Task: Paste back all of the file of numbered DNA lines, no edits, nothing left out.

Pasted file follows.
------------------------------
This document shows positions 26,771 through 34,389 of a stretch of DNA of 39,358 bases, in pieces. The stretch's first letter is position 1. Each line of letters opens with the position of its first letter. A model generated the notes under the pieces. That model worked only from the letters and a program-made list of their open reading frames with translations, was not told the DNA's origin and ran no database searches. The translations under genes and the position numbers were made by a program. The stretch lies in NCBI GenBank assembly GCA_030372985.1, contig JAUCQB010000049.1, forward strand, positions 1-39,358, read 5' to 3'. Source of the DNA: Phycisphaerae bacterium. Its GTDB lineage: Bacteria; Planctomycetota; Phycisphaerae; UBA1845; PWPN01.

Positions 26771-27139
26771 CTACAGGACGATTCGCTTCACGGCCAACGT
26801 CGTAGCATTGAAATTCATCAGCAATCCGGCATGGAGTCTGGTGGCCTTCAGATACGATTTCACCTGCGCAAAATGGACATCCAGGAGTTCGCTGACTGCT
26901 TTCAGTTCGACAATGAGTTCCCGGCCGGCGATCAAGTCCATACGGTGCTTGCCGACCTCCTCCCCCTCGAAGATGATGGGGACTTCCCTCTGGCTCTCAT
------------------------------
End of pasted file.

This document shows positions 26,771 through 34,389 of a stretch of DNA of 39,358 bases, in pieces. The stretch's first letter is position 1. Each line of letters opens with the position of its first letter. A model generated the notes under the pieces. That model worked only from the letters and a program-made list of their open reading frames with translations, was not told the DNA's origin and ran no database searches. The translations under genes and the position numbers were made by a program. The stretch lies in NCBI GenBank assembly GCA_030372985.1, contig JAUCQB010000049.1, forward strand, positions 1-39,358, read 5' to 3'. Source of the DNA: Phycisphaerae bacterium. Its GTDB lineage: Bacteria; Planctomycetota; Phycisphaerae; UBA1845; PWPN01.

Positions 26771-27139
26771 CTACAGGACGATTCGCTTCACGGCCAACGT
26801 CGTAGCATTGAAATTCATCAGCAATCCGGCATGGAGTCTGGTGGCCTTCAGATACGATTTCACCTGCGCAAAATGGACATCCAGGAGTTCGCTGACTGCT
26901 TTCAGTTCGACAATGAGTTCCCGGCCGGCGATCAAGTCCATACGGTGCTTGCCGACCTCCTCCCCCTCGAAGATGATGGGGACTTCCCTCTGGCTCTCAT